Rich-lister on charges after trees felled

02:40, Nov 13 2012
RAZED: Part of the area where trees were felled on the headland reserve between Tapu Bay and Stephens Bay. The Davies bach is at top left.

A Queenstown rich-lister whose family owns three South Island skifields faces charges in relation to 110 trees cut down in a reserve beside his bach on the Stephens Bay headland near Kaiteriteri.

Michael Davies, who owns a new bach adjacent to the areas where the trees were cut down, and arborist Simon Carney are defending charges in relation to the felling.

The case is scheduled to be next called in the Nelson District Court in February.

The Tasman District Council has confirmed it has laid the charges but will not comment further.

Davies did not want to comment on the matter. Carney also declined to comment.

The Stephens Bay Esplanade Reserve, which covers steep coastal slopes between Tapu Bay and Stephens Bay, south of Kaiteriteri, is managed by the council.


The trees cut down were of varying sizes and ages and include native species.

Davies has built a bach that covers three sections at the end of Anarewa Cres, which borders the esplanade reserve.

Davies, who bought the land from equestrian Mark Todd, has cut down mature trees on his property which he was legally entitled to do.

However, other protected trees have been felled in the reserve and Queen's chain around his property.

When the Nelson Mail walked around the public reserve at the headland last week, the removal of the trees was obvious.

Trees to the north and south of Davies' property have been felled, leaving clear views out to the sea.

Trees on the tip of the headland, including a heritage black beech, remain.

Stephens Bay bach owner Sandy Stephens said the trees were cut down in March.

She arrived at her neighbouring bach after the trees had been cut down. The Conservation Department was contacted about the felling.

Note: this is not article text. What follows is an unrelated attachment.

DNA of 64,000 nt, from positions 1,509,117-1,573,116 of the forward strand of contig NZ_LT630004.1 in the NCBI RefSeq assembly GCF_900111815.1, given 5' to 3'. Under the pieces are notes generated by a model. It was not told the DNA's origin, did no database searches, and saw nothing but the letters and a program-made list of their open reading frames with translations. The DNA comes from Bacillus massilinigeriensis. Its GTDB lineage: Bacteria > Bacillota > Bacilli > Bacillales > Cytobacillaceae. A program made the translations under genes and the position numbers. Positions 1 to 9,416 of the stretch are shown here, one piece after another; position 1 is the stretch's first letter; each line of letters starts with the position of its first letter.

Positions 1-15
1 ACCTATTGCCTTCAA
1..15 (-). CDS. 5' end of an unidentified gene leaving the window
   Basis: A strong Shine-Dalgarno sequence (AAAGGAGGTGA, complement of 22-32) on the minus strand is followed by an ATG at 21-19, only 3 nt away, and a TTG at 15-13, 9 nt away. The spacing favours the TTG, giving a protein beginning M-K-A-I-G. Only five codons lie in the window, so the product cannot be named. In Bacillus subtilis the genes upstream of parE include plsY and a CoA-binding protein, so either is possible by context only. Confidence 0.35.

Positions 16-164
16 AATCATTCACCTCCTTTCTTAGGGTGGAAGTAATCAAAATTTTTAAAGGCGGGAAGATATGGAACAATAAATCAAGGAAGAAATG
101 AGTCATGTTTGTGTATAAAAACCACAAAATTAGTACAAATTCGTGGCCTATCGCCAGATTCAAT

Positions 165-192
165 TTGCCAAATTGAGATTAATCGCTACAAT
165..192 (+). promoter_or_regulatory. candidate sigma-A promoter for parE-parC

She said the removal of the trees was a form of vandalism and she worried their removal had left the headland vulnerable to erosion.

Removing bigger trees also made the remaining trees vulnerable to the wind.

Erosion of the hillside was already visible at some points, she said.

Stephens said some of the trees that were cut down included heritage black beech trees.

Other felled natives included rare mistletoe, black beech and whitey-wood.

DOC used the reserve to take seed from the mistletoe to plant in Abel Tasman National Park.

Others residents in Stephens Bay were incensed at what Davies had done, but were not willing to talk publicly about it, Stephens said.

Trees in the area were extremely slow growing due to the granite soil, she said.

Last year, Nelson man Harry Baigent paid $15,000 in reparation for his role in felling several native trees on a reserve near his Kaiteriteri property, because they were shading it.

DOC, which looks after the reserve on the headland between Kaiteriteri Beach and Little Kaiteriteri Beach, pressed charges in the case and they were withdrawn after Baigent completed the police diversion scheme.

In 2007, about 20 trees and shrubs in the 3.2-hectare Alex Ryder Reserve in Rowling Rd on the Little Kaiteriteri foreshore were poisoned.

At the time, Tasman District Council staff said the attacks were probably carried out to benefit property owners' views.

In 2002, American developer Alan Trent caused controversy when he felled pine trees on the Kina cliffs, which led to serious erosion of the cliffs.

Trent had permission from the council to carry out the felling but later spent $250,000 to re-seed trees on the steep cliffs and admitted it may have been wrong to cut down all the trees at once.


Michael Davies is part of the Davies family of Queenstown who are listed in the National Business Review Rich List with a wealth of $90 million.

His father, John Davies, was a former mayor of Queenstown. The Davies family own Trojan Holdings, which has expanded its interests from transport into tourism and property.

John Davies bought trucking company Northern Southland Transport in the 1960s.

Trojan Holdings is the major shareholder in which owns three ski areas: Mt Hutt, Coronet Peak and The Remarkables.

The company has a 40 per cent stake in NZ Bungy - owner of AJ Hackett Bungy Operations.

It also owns Tourism Milford, which owns the Hermitage Hotel at Aoraki-Mt Cook and the Milford Track Guided Walk.

The Routeburn Guided Walks and Davies Rentals are part of the portfolio.

Trojan Holdings is also involved in commercial and residential property development.

It is behind a Walnut Grove subdivision at Lake Hayes.

On the subdivision's website Mr Davies says historic walnuts at the site will be protected by restrictive covenants.

Source: National Business Review and biography of Trojan Holdings on its residential property subdivision - Walnut Grove, Lake Hayes.

The Nelson Mail